Majid has been in the Persian carpet industry in Australia since 1989. He has worked with various interior designers supplying floor coverings, and since opening his own business he has provided the perfect carpet for many satisfied customers.
He is involved in the design and commission of hand knotted carpets using antique patterns with hand spun wool and organic dyes.
Check out our website: www.majidcarpets.com
Afshar nomads are related to Kurdish nomads who used to live near the border between the two provinces of Kurdistan and Eastern Azerbaijan, north western region of Persia.
During the war between the Ottoman and Safavi Empires (Turks & Persians) in the 15th century, many clans were forced to flee their homeland near the border and moved deep into safer provinces in Persia. Nomadic Afshar people were one of these tribes who made a mass migration deep into the south (Kerman province) and settled around the towns of Shahr-Babak, Sirjan and the village of Pardsir.
Shhre-Babak Afshar, Paisley design , circa 1940
Persian carpets woven by Afshar nomads in this region use geometric designs and are easily recognisable as they are the only rugs in the region (Kerman) woven by nomads. Some of the Afshar rug designs are similar to their Qashqai nomadic counterparts. Over the past five centuries, the influence of the neighbouring Fars province’s way of life and culture have transformed the designs of their rugs. Despite this influence, Afshar nomads were able to preserve some of their own Kurdish/Turkish culture which is noticeable in the way they weave and design motifs in their rugs.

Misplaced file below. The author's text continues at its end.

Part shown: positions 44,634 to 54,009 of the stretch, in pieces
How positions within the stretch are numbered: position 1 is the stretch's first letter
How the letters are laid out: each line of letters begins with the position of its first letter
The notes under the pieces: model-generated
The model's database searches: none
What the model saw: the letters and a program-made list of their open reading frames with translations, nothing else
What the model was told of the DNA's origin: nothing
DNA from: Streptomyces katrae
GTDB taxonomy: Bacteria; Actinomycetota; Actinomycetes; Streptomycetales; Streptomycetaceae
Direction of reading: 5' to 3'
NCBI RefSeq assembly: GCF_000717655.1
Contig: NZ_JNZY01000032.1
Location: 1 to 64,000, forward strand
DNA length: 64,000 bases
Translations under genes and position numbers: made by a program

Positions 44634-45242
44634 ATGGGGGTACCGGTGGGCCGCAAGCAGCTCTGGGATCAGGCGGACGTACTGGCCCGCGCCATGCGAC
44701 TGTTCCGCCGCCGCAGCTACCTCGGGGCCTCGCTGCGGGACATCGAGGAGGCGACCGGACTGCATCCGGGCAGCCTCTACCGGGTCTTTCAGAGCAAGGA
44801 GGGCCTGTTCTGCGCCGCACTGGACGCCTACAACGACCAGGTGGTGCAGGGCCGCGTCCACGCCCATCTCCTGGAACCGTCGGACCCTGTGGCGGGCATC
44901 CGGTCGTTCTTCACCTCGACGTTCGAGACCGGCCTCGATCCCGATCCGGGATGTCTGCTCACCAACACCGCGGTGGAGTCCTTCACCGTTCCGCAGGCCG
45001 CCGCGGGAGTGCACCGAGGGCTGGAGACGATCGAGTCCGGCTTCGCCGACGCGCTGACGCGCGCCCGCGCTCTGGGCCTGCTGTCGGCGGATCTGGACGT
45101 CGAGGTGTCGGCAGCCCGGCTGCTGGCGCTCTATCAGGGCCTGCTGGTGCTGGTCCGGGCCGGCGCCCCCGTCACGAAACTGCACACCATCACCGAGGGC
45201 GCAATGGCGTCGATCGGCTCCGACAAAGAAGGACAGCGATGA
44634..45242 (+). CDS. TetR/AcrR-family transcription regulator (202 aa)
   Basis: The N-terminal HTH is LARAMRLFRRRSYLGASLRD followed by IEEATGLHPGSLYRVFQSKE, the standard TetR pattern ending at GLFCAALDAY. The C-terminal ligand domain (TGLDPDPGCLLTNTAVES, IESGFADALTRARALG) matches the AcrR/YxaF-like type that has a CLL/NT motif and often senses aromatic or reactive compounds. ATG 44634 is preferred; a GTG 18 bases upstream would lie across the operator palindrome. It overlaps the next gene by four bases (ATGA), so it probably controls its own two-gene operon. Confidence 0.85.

Persian rugs woven in the villages of Marj and Paghaleh use pine tree designs (sometimes in mirror effect) and animal figures such as stylised peacocks, dogs and goats. Most animals are coloured in red, blue, green and black. However when a weaver puts a black goat in the design, it is usually in memory of a lost person in the family.
Some of the finer Afshar carpets from Share-babak, have repeated hexagonal panels with stylised trees in the middle of panels and in between. Moreover Peacocks or bird symbols that are seen on the trees, represent Tree of Life design.
The majority of Afshar population settled in the city of Sirjan and almost every house in the city has one or two looms actively making bold and strong coloured rugs with thick weft and thus stiffer body. There is no workshop production from Sirjan nor any village or town in which Afshar people live, therefore there is vast and interesting design. Rugs are produced by this tribe for centuries and some of them are highly recommended by dealers arrond the world as potential collector's items.